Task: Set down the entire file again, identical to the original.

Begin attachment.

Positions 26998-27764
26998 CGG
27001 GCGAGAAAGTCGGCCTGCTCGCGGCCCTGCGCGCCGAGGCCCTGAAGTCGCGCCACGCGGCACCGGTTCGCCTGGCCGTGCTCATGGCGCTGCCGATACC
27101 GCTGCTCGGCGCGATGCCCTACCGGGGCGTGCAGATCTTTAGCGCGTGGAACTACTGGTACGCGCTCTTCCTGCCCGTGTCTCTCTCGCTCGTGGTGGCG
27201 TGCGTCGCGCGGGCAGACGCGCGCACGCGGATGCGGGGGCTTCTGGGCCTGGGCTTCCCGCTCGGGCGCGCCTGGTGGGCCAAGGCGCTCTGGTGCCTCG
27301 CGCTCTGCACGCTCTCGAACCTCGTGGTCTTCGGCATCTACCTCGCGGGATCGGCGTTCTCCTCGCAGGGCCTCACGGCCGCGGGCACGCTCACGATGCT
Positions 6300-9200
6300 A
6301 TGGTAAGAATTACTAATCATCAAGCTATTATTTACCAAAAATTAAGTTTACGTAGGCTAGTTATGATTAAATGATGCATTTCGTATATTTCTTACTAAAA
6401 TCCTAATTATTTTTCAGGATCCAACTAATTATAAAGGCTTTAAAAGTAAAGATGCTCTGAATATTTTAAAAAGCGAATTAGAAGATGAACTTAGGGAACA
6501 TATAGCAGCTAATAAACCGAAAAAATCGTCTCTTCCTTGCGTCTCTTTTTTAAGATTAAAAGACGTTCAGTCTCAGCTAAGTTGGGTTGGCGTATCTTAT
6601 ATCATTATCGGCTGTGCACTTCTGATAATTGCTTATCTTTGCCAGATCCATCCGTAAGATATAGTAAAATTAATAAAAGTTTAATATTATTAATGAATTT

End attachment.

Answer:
Positions 26998-27764
26998 CGG
27001 GCGAGAAAGTCGGCCTGCTCGCGGCCCTGCGCGCCGAGGCCCTGAAGTCGCGCCACGCGGCACCGGTTCGCCTGGCCGTGCTCATGGCGCTGCCGATACC
27101 GCTGCTCGGCGCGATGCCCTACCGGGGCGTGCAGATCTTTAGCGCGTGGAACTACTGGTACGCGCTCTTCCTGCCCGTGTCTCTCTCGCTCGTGGTGGCG
27201 TGCGTCGCGCGGGCAGACGCGCGCACGCGGATGCGGGGGCTTCTGGGCCTGGGCTTCCCGCTCGGGCGCGCCTGGTGGGCCAAGGCGCTCTGGTGCCTCG
27301 CGCTCTGCACGCTCTCGAACCTCGTGGTCTTCGGCATCTACCTCGCGGGATCGGCGTTCTCCTCGCAGGGCCTCACGGCCGCGGGCACGCTCACGATGCT
Positions 6300-9200
6300 A
6301 TGGTAAGAATTACTAATCATCAAGCTATTATTTACCAAAAATTAAGTTTACGTAGGCTAGTTATGATTAAATGATGCATTTCGTATATTTCTTACTAAAA
6401 TCCTAATTATTTTTCAGGATCCAACTAATTATAAAGGCTTTAAAAGTAAAGATGCTCTGAATATTTTAAAAAGCGAATTAGAAGATGAACTTAGGGAACA
6501 TATAGCAGCTAATAAACCGAAAAAATCGTCTCTTCCTTGCGTCTCTTTTTTAAGATTAAAAGACGTTCAGTCTCAGCTAAGTTGGGTTGGCGTATCTTAT
6601 ATCATTATCGGCTGTGCACTTCTGATAATTGCTTATCTTTGCCAGATCCATCCGTAAGATATAGTAAAATTAATAAAAGTTTAATATTATTAATGAATTT